• 11. Product backlog <ul><li>Ever changing </li></ul><ul><li>Prioritized list </li></ul><ul><li>Owned by product owner </li></ul><ul><li>Spread sheet example </li></ul>
    • 12. Spring Backlog <ul><li>The spring backlog defines the work, or tasks, that a team defines for turning the Product backlog it selects for that Spring into an increment of potentially shippable product functionality </li></ul><ul><li>Task should be 4-16 hours each </li></ul><ul><li>Highly visible, real-time picture of the work </li></ul><ul><li>Owned by the team </li></ul><ul><li>Maintained as spread sheet daily by a tracker or responsible individuals. </li></ul>
    • 13. Burndown chart <ul><li>Visualize the correlation between the amount of work remaining and the progress in reducing the work </li></ul><ul><ul><ul><li>X: date </li></ul></ul></ul><ul><ul><ul><li>Y: hours of work remaining </li></ul></ul></ul><ul><li>Updated according the Sprint backlog </li></ul>
    • 14. What will we do? <ul><li>Assign the Role </li></ul><ul><ul><li>Product owner </li></ul></ul><ul><ul><ul><li>One from each team (pretending) </li></ul></ul></ul><ul><ul><li>Scrum Master </li></ul></ul><ul><ul><ul><li>Team coordinator </li></ul></ul></ul><ul><ul><li>Scrum team </li></ul></ul><ul><ul><ul><li>Everyone in your team </li></ul></ul></ul><ul><ul><li>Others stakeholders </li></ul></ul><ul><ul><ul><li>Instructor </li></ul></ul></ul><ul><ul><ul><li>End users </li></ul></ul></ul>
    • 15. What will we do? <ul><li>Artifacts </li></ul><ul><ul><li>Product Backlog </li></ul></ul><ul><ul><ul><li>Created and maintained by product owner </li></ul></ul></ul><ul><ul><ul><ul><li>Do not change it if you are not the product owner </li></ul></ul></ul></ul><ul><ul><ul><li>Available to the public to see </li></ul></ul></ul><ul><ul><li>Spring backlog </li></ul></ul><ul><ul><ul><li>Created and maintained by the team </li></ul></ul></ul><ul><ul><ul><li>Updated daily by a tractor or individuals </li></ul></ul></ul><ul><ul><ul><li>Available to the public </li></ul></ul></ul><ul><ul><li>Burndown chart </li></ul></ul><ul><ul><ul><li>Created every day and available to the public </li></ul></ul></ul>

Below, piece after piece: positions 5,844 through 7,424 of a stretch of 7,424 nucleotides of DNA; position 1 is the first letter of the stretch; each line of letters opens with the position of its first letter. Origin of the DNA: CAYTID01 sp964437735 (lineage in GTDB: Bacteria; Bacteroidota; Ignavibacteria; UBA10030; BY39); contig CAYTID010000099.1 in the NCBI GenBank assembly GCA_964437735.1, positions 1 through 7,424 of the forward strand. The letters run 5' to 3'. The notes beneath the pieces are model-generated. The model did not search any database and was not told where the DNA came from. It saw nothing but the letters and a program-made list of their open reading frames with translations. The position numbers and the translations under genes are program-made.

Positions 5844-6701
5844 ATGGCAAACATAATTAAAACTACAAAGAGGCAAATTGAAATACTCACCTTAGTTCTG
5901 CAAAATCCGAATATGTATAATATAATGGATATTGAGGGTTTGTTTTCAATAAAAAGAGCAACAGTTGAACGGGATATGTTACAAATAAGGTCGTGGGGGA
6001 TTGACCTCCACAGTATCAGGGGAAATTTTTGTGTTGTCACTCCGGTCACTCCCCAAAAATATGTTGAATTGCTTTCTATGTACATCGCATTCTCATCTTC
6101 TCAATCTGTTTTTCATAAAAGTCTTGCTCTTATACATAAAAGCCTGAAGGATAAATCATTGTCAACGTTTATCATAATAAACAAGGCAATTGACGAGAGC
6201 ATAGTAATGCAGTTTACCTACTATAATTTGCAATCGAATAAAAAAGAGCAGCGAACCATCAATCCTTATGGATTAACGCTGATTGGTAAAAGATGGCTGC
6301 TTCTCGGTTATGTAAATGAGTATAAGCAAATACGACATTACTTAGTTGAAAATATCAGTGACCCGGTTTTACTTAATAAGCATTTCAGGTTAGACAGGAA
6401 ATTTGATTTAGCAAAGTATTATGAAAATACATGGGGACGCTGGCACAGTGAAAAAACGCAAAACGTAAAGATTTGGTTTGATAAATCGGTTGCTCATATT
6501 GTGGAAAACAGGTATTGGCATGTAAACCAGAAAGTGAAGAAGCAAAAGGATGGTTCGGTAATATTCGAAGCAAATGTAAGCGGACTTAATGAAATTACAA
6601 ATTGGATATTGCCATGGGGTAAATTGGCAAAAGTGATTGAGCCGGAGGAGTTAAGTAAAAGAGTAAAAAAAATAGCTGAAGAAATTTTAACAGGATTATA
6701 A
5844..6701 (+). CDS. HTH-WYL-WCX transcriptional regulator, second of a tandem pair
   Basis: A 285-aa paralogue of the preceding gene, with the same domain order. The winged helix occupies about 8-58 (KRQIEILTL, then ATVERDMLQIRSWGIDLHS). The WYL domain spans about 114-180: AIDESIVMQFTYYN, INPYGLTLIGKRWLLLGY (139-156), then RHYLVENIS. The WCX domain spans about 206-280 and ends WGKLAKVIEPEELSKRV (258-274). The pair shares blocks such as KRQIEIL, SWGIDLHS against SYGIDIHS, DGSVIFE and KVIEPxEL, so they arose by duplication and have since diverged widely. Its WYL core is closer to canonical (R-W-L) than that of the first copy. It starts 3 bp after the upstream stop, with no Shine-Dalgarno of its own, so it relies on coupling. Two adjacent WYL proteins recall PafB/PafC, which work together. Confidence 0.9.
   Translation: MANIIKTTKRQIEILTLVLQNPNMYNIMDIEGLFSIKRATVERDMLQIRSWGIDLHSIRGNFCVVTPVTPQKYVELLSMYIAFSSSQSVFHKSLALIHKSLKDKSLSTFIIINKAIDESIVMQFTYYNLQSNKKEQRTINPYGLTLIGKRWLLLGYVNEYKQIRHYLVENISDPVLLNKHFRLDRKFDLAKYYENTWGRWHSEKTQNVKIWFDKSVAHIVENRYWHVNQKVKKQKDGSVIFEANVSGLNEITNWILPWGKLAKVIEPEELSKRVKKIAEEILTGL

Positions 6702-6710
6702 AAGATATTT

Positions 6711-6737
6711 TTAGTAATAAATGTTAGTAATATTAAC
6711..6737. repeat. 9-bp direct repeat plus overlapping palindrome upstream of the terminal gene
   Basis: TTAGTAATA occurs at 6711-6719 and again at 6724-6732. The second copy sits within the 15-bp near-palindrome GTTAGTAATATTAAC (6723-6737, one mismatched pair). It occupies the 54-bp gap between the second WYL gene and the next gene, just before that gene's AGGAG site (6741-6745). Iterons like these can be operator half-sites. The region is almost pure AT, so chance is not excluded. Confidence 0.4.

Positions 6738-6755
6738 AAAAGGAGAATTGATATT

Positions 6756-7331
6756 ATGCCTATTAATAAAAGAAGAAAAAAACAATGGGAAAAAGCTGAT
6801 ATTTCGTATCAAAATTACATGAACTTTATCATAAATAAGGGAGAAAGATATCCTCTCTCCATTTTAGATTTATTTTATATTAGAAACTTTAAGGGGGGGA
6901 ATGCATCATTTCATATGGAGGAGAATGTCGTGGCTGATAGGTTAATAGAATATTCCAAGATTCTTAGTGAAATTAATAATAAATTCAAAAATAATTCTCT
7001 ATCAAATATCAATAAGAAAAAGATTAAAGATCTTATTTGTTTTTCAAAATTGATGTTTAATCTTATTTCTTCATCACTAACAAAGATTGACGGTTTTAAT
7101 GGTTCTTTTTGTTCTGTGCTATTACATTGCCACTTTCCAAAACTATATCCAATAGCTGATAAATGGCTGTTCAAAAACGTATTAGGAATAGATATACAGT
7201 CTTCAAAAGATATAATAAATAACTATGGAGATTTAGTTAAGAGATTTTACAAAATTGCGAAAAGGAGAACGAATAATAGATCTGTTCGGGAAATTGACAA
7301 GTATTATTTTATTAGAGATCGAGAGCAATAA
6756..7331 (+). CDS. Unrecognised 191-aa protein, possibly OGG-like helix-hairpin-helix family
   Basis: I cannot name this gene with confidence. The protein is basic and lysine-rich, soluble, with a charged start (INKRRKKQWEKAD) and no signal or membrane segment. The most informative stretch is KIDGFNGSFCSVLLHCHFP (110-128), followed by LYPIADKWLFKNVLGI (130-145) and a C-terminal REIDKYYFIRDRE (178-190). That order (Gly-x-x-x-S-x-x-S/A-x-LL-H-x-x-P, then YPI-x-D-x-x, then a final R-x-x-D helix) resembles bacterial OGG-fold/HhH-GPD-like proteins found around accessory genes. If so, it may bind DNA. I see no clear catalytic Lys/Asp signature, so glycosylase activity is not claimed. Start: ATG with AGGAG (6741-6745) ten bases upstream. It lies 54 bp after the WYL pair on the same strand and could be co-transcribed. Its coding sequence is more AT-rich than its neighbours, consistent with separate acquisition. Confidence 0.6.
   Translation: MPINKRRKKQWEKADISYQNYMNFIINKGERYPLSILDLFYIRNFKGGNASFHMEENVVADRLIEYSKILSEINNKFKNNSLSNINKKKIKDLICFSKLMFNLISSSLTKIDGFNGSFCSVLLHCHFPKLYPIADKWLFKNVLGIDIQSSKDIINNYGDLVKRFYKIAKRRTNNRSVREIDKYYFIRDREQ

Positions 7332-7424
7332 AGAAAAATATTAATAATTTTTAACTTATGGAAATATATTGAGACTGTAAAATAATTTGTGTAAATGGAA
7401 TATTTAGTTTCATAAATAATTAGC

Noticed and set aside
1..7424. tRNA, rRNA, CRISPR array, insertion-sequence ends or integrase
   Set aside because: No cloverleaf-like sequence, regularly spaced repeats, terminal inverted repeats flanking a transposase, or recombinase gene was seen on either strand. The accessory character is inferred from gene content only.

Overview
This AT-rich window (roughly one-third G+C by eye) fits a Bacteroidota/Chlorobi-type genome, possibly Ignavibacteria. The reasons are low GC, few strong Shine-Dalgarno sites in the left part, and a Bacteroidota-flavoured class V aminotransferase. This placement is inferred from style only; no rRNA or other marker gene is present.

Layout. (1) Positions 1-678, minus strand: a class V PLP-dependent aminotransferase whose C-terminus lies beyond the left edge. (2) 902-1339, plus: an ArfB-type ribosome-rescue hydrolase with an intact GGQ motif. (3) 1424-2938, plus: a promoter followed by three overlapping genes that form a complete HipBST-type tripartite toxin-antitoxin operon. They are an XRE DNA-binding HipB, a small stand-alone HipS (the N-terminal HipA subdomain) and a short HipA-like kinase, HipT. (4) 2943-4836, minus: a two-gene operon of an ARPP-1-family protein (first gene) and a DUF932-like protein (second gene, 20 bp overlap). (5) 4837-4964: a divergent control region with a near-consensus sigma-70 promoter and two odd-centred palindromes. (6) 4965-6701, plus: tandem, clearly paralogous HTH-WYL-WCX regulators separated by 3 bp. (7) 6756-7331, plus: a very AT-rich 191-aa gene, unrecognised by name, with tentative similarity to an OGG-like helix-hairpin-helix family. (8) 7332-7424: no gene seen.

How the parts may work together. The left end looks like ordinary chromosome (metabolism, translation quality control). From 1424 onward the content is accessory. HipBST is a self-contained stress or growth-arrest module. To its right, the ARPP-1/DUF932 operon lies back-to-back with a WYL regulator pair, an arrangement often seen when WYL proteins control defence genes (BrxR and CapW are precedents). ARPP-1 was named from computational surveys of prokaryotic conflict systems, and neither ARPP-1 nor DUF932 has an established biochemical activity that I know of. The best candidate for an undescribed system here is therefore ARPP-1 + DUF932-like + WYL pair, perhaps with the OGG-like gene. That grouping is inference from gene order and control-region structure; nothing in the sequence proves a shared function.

• 16. What will we do? <ul><li>Sprint Planning meeting </li></ul><ul><li>Sprint time </li></ul><ul><ul><li>3 weeks for each sprint to fit our schedule (not 30 days) </li></ul></ul><ul><ul><li>3 sprints </li></ul></ul><ul><li>Demo at the end of each sprint </li></ul><ul><li>Daily standup meeting </li></ul><ul><ul><li>What have you done since last meeting? </li></ul></ul><ul><ul><li>What will you do before the next meeting? </li></ul></ul><ul><ul><li>What is blocking you? </li></ul></ul>
    • 17. What will we do? <ul><li>So what about requirement analysis and Design and deliverables/documentation? </li></ul><ul><ul><li>Spend more time to do requirement analysis design in the first sprint, a little less in second one, and even maybe less in the third one. </li></ul></ul><ul><ul><li>At the end of each sprint, standardized documents should be created for requirement and design </li></ul></ul>